Righthaven copyright trolls never had the right to sue, have their asses handed to them by the EFF

Righthaven is the extortion racket spun out by the Las Vegas Review-Journal: they received a license from the Review-Journal for its copyrights, then attempted to make the license pay by threatening any blogger who quoted the newspaper with expensive lawsuits and domain confiscation. They firehosed these legal threats around without regard for their legal merits (and attracted more desperate, unethical newspapers to their client roster in the process) and so it was inevitable that eventually they'd misfire at someone who got pissed off enough to do something about it.

That someone is Democratic Underground, a political site that contacted the Electronic Frontier Foundation for legal help. EFF's lawyers got a court to force Righthaven to reveal the terms of its license with the Las Vegas Review-Journal, and discovered that Righthaven's license only gives it the power to sue on the Review-Journal's behalf (that is, Righthaven doesn't actually control the Review-Journal's copyrights in any meaningful way). And that is illegal -- a license to sue is not sufficient to have standing to use the courts for redress. Democratic Underground is now seeking recovery of legal fees, which the Review-Journal and other newspaper clients may be liable for. Joe Mullin writes:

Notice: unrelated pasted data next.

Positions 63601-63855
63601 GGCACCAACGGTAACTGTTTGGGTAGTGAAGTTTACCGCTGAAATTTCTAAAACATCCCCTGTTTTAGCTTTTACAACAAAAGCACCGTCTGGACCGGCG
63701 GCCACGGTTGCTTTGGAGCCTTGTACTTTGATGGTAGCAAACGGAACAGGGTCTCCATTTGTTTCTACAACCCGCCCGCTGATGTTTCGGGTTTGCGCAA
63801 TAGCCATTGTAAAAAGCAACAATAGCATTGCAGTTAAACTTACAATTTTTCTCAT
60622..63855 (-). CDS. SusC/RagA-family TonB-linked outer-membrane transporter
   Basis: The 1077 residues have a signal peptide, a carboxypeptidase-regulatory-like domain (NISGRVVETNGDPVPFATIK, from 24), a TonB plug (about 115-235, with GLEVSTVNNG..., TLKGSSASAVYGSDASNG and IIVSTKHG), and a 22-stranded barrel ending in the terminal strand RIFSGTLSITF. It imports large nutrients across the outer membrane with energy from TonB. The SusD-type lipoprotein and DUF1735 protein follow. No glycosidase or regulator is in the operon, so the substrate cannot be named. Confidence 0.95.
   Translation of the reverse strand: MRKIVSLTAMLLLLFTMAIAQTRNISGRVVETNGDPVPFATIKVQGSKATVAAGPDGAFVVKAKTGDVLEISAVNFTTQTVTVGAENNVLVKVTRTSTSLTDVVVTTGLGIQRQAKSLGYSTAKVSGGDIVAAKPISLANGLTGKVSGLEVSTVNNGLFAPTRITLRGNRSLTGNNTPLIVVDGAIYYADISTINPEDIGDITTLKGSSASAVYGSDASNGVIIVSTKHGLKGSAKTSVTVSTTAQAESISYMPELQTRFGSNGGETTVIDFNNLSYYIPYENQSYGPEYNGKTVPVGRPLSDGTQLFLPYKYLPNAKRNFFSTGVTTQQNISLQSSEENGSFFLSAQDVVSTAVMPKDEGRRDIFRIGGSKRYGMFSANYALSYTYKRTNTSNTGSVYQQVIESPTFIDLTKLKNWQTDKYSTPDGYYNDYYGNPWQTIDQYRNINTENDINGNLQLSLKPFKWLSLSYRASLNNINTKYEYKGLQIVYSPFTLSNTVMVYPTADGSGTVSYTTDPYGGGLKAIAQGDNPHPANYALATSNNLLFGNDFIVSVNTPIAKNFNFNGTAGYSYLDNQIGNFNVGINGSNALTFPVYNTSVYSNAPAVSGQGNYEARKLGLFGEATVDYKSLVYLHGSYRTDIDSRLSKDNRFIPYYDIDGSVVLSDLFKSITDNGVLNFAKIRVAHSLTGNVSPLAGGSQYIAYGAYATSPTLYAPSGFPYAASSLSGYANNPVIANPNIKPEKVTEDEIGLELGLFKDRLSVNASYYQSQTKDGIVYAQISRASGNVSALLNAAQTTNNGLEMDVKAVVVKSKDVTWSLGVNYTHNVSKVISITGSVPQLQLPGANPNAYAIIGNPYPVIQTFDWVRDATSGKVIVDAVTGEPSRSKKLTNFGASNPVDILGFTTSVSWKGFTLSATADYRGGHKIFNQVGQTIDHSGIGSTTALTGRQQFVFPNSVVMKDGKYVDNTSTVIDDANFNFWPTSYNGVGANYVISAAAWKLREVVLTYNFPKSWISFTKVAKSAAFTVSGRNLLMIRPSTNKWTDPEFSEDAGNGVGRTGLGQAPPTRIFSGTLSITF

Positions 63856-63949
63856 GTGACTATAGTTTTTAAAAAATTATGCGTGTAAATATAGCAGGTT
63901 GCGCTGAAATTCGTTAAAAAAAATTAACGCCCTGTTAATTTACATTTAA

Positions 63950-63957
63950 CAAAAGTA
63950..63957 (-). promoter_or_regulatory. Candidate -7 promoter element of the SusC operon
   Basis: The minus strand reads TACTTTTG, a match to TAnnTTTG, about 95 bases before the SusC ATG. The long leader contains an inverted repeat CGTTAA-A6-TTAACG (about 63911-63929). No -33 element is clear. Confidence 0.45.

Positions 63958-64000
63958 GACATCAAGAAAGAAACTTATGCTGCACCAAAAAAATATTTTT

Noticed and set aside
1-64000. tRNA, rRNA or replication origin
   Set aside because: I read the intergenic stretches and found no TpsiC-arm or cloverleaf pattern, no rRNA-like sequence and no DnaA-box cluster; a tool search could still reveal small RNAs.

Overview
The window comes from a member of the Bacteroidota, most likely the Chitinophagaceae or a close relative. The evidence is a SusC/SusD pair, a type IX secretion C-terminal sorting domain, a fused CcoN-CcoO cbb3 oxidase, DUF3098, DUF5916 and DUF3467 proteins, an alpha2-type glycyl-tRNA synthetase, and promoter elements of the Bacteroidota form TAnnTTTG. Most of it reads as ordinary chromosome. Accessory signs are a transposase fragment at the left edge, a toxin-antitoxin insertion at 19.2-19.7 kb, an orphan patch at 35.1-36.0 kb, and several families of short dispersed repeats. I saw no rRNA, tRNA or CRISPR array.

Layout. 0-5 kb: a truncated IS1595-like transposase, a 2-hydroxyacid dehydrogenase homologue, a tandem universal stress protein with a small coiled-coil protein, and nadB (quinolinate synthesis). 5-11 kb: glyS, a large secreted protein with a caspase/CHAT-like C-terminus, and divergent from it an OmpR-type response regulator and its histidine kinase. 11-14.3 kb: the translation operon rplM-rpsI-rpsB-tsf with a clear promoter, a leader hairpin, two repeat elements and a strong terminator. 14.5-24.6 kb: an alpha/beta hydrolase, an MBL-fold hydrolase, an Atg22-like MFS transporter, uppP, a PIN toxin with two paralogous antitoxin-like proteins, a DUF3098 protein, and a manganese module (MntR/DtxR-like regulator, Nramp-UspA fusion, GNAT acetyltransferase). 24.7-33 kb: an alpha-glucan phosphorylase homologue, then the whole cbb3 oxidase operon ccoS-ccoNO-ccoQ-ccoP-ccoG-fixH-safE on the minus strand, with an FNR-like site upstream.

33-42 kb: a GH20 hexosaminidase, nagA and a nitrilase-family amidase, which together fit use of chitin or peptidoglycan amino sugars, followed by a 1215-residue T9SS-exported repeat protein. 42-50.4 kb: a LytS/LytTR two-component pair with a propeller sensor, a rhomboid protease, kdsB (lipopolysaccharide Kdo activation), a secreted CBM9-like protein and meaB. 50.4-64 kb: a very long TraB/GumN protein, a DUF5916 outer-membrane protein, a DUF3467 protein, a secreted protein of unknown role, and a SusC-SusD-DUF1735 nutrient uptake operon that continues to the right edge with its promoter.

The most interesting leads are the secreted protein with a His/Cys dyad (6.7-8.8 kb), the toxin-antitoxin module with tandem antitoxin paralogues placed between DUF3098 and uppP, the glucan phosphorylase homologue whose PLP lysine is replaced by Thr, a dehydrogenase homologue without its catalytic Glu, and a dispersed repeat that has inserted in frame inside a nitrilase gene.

So what began as a business deal in which there was no downside for Stephens Media now looks like a situation where the company could be on the hook for a serious chunk of change. It's worth noting that the contract actually has a specific clause (see Section 11) in which Righthaven indemnifies Stephens Media in the event that attorneys' fees need to be paid to an opponent. But could Righthaven really fulfill that obligation? What assets does Righthaven really haven? Likely not much; it's a company set up just to file lawsuits. One generous estimate is that the company has made a couple hundred thousand dollars of gross revenue in the single year it's been in business. That's surely been distributed to attorneys and staff. That means that a situation where newspaper companies ultimately end up on the hook for payments is a real possibility.

Righthaven wanted to keep these documents sealed, but they utterly failed to convince the U.S. District Judge Roger Hunt to take their side. Other defendants, and the public at large, should have a right to view the contracts, as well as DU's arguments that they are a sham, which were sealed until Friday. "Because these cases have generated a great deal of public interest, particularly in the media and on the internet, that there is a right of the public to this information which overrides any claimed confidential commercial rights," Hunt wrote in his order.

Hunt also shows how peeved he is at Righthaven's litigation behavior. (The company truly seems to have a knack for angering judges.) Judge Hunt criticizes how Righthaven has attacked opposing counsel, writing: "There is an old adage in the law that, if the facts are on your side, you pound on the facts. If the law is on your side, you pound on the law. If neither the facts nor the law is on your side, you pound on the table. It appears there is a lot of table pounding going on here."